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Wednesday, December 7, 2011


Theo Vermaelen, a professor of the elite French University Insead, illustrates a central point regarding government and human nature.

Incentives matter.  For politicians, too.  He says we should pay them for fiscal discipline.

His plan is to compensate politicians with bonds issued by the countries they rule. Then they bear the risk of their actions in the form of actual, real financial losses. 

Professor Vermaelen writes that this "could be used to provide a counterweight to politicians' tendency to buy votes with other people's money".  Does that sound Tea Party-ish to you? It does to me.

His sentiments are a reaction to what insurers refer to as moral hazard.  Politicians are inclined to take more risk with taxpayer money because spending increases their pleasure (chances of re-election) more than the pain of the bills they incur.  After all the bills could be pushed into the future seemingly forever.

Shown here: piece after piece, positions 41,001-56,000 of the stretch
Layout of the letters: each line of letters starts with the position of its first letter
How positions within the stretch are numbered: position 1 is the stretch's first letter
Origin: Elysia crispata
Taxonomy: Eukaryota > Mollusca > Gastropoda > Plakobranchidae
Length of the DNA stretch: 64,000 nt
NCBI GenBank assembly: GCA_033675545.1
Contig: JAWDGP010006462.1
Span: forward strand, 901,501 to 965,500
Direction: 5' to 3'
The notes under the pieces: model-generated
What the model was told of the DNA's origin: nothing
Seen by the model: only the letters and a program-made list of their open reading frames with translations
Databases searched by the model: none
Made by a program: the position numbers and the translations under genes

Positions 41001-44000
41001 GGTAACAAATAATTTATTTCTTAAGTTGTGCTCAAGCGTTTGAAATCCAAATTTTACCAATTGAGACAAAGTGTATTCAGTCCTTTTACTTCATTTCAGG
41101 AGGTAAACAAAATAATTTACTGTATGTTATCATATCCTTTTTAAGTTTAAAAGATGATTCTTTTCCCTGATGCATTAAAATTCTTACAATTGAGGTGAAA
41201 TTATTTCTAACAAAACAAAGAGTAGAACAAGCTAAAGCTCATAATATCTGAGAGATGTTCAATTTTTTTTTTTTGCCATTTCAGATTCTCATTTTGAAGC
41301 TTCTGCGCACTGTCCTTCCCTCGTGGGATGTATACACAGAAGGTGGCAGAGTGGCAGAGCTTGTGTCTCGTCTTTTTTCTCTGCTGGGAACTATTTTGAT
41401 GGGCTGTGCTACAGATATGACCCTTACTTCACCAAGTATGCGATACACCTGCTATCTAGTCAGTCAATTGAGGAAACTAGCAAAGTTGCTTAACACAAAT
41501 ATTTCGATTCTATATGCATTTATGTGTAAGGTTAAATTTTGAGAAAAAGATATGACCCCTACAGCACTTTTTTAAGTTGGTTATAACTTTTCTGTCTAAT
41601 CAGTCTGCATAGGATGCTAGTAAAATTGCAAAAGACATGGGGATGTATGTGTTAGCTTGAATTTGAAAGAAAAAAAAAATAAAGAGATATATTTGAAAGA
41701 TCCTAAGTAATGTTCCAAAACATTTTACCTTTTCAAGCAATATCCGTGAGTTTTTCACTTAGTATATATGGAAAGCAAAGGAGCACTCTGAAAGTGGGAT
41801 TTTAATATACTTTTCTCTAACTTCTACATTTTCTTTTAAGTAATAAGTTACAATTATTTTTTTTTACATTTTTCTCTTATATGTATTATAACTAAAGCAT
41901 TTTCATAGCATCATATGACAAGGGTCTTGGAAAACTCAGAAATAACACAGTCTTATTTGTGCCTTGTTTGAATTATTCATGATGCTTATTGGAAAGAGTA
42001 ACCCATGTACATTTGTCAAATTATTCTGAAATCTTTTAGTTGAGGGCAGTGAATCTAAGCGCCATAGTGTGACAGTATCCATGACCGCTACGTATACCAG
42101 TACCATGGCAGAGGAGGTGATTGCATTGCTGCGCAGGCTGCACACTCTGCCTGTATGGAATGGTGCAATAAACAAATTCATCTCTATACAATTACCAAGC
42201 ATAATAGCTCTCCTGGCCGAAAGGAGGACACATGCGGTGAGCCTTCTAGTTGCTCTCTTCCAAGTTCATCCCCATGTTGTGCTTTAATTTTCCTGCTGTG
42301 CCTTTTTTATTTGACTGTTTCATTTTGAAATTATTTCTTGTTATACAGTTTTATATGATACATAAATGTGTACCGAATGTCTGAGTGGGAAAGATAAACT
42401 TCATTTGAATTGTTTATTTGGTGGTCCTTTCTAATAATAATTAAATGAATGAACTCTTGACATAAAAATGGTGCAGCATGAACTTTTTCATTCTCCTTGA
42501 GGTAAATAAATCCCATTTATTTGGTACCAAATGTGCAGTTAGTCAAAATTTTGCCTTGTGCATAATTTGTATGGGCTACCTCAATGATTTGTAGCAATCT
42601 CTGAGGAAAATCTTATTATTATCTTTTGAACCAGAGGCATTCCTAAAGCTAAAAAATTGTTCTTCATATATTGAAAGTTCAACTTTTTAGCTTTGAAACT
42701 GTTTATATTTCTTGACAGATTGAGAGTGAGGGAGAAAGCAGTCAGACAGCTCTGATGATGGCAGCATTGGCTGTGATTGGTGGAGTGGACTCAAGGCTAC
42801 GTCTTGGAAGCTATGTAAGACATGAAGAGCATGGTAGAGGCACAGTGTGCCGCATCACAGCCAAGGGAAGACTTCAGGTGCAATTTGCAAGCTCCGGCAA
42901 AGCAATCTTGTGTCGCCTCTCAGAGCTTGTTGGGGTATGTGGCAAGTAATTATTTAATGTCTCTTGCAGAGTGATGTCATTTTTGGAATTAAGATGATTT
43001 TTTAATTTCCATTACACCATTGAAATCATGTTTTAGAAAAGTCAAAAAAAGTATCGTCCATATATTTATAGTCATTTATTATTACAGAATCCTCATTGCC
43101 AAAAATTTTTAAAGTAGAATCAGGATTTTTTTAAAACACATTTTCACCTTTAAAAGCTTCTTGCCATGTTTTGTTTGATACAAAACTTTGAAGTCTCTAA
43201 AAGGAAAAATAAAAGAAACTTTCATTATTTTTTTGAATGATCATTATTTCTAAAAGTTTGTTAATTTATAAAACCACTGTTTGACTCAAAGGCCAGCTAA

Professor Vermaelen's comments trigger a second thought, this one a mere synaptic stroll: politicians often do not represent their constituents well. Economists refer to this as the agency problem. 

People (taxpayers or stockholders) may think they've hired an agent (politicians or management) to carry out their instructions faithfully. But the agent has his or her own personal goals that often conflict with their employer.  Those personal goals get in the way.  Hence, in the political case, runaway spending results.

And this leads to a third closely related point: government has its own economic interests separate from its citizens.  When those interests are not perfectly aligned, government pursues its objectives first. Citizens are treated as neglectable supplicants.

Read Professor Theo Vermaelen's piece.

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